Harvard Sophomore Accused of Plagiarism in Debut Novel

Harvard Sophomore Accused of Plagiarism in Debut Novel

BOSTON

      The publisher of a 19-year-old Harvard University sophomore’s debut novel is investigating the work because it includes several passages that are similar to a book by another author published in 2001.

      Kaavya Viswanathan’s How Opal Mehta Got Kissed, Got Wild, and Got a Life was published in March by Little, Brown and Co., which signed her to a two-book deal when she was 17.

      On Sunday, the Harvard Crimson reported the similarities on its Web site, citing seven passages in Viswanathan’s book that parallel the style and language of Sloppy Firsts, a novel by Megan McCafferty that Random House published. Viswanathan told The New York Times that any copying in her novel, which hit 32nd on the Times’ hardcover fiction best seller list this week, was “unintentional and unconscious.”

      Calling herself a “huge fan” of McCafferty’s work, Viswanathan said, “I wasn’t aware of how much I may have internalized Ms. McCafferty’s words.” She also apologized to McCafferty and said that future printings of the novel would be revised to “eliminate any inappropriate similarities.”

      Michael Pietsch, the publisher of Little, Brown, said Sunday that the company will investigate the similarities.

      “I can’t believe that these are anything but unintentional,” Pietsch said. “She is a wonderful young woman.”

      McCafferty told The Associated Press that some of her readers pointed out the likenesses.

      “After reading the book in question, and finding passages, characters and plot points in common, I hope this can be resolved in a manner that is fair to all of the parties involved,” McCafferty said.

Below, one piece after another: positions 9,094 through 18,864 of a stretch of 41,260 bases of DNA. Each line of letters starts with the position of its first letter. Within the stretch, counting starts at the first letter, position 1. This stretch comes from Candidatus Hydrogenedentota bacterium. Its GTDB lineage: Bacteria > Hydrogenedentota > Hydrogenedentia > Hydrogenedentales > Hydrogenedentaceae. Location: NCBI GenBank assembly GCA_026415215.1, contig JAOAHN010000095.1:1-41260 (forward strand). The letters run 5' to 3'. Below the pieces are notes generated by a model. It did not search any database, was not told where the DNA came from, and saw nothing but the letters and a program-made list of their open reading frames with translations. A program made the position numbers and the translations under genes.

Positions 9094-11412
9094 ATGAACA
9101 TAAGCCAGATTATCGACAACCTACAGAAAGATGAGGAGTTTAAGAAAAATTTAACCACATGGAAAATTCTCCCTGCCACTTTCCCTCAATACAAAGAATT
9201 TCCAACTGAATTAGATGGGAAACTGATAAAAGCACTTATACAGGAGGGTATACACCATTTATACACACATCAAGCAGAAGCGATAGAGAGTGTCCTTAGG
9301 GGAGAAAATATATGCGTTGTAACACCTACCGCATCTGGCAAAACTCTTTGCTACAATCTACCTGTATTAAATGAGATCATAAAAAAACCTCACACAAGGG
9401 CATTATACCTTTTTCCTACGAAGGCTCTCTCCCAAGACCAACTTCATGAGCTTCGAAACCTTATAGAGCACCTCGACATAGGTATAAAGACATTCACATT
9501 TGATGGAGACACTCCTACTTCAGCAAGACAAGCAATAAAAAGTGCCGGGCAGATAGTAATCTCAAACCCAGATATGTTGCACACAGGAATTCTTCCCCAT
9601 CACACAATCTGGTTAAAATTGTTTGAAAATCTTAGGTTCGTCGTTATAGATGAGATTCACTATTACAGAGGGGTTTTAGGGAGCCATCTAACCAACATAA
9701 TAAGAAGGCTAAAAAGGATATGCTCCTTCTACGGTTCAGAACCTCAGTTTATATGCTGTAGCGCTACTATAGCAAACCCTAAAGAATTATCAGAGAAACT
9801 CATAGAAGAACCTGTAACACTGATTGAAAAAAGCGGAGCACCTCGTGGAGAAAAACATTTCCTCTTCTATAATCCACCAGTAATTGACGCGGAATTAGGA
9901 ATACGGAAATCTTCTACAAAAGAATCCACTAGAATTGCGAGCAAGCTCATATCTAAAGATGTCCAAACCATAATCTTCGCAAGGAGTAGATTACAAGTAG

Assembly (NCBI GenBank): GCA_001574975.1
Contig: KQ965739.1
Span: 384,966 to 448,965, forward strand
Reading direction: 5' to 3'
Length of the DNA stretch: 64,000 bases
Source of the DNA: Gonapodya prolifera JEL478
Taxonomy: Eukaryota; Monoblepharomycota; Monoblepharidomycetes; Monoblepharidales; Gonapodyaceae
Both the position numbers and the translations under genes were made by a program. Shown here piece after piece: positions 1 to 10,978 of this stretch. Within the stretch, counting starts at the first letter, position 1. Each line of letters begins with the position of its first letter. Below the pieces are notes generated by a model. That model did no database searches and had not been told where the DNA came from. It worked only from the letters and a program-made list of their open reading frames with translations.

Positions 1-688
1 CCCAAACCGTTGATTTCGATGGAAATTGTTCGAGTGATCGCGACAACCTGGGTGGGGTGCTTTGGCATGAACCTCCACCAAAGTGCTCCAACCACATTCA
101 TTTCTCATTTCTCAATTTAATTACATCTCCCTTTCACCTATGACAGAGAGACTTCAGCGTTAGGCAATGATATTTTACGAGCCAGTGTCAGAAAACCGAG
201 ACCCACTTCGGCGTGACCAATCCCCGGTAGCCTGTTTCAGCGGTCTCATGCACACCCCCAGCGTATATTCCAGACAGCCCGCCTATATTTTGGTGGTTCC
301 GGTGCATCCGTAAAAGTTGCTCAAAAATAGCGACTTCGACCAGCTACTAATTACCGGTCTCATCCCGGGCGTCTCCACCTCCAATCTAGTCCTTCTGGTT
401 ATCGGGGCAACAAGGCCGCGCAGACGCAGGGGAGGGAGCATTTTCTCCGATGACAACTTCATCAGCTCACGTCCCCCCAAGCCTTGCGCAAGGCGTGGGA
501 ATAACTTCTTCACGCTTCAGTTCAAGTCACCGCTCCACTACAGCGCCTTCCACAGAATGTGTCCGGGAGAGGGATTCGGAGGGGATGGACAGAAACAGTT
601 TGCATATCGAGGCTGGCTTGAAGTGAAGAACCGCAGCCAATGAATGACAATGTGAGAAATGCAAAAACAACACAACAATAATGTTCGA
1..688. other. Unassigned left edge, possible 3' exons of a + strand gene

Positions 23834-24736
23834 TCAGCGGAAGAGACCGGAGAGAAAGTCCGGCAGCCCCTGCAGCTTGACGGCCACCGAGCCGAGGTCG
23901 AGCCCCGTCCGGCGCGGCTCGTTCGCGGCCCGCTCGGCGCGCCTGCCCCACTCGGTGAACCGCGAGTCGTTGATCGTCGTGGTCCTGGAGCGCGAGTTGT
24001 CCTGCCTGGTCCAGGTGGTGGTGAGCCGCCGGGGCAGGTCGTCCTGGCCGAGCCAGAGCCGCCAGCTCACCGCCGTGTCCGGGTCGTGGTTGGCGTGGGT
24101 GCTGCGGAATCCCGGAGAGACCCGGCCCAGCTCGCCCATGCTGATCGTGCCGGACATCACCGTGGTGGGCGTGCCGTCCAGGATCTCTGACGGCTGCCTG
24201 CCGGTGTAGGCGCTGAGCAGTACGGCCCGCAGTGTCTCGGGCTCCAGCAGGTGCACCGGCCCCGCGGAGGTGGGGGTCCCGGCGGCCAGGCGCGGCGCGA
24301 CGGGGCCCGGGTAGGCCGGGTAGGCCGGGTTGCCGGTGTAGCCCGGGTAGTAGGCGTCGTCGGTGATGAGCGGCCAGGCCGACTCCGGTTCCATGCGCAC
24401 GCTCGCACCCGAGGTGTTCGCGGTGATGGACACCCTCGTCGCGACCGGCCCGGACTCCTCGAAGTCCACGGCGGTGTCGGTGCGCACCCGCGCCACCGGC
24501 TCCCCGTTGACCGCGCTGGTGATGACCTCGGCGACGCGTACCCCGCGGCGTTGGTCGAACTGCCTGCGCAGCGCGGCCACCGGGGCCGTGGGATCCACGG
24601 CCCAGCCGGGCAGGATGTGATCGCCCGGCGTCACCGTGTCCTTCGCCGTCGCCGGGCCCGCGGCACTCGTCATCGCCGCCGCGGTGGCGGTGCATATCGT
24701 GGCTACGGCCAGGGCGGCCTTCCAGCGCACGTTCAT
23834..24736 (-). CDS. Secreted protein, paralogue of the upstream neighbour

Stuart Applebaum, a spokesman for Random House, told The Boston Globe that lawyers are examining the books for similarities. He would not comment on the extent of those similarities or what action the company might take.

      “I’m sure everyone will take these concerns very seriously,” he said.

      Viswanathan’s book tells the story of Opal, a hard-driving teen who earns all A’s in high school but gets rejected from Harvard because she forgot to have a social life. Opal’s father concocts a plan code-named HOWGAL (How Opal Will Get A Life) to get her past the admission’s office.

      McCafferty’s book follows a heroine named Jessica, a New Jersey 16-year-old, who excels in high school but struggles with her identity and longs for a boyfriend.

      On page 213 of McCafferty’s book: “He was invading my personal space, as I had learned in Psych. class, and I instinctively sunk back into the seat. That just made him move in closer. I was practically one with the leather at this point, and unless I hopped into the backseat, there was nowhere else for me to go.”

      On page 175 of Viswanathan’s book: “He was definitely invading my personal space, as I had learned in Human Evolution class last summer, and I instinctively backed up till my legs hit the chair I had been sitting in. That just made him move in closer, until the grommets in the leather embossed the backs of my knees, and he finally tilted the book toward me.”

      Viswanathan told The Associated Press in an interview last month that the heroine bears similarities to herself: Indian heritage, New Jersey upbringing, Harvard and both she and Opal’s father drive Range Rovers.

      There is also a teenage boy in the book who has a striking resemblance to a classmate for whom Viswanathan had an unrequited crush. But the author said last month that those were just superficial details and the book is invented fiction.

      Viswanathan is the youngest author signed by Little, Brown and Co. in decades, and the movie rights for the novel have already been sold to DreamWorks.

      McCafferty is a former editor at Cosmopolitan and has written three novels.

Associated Press



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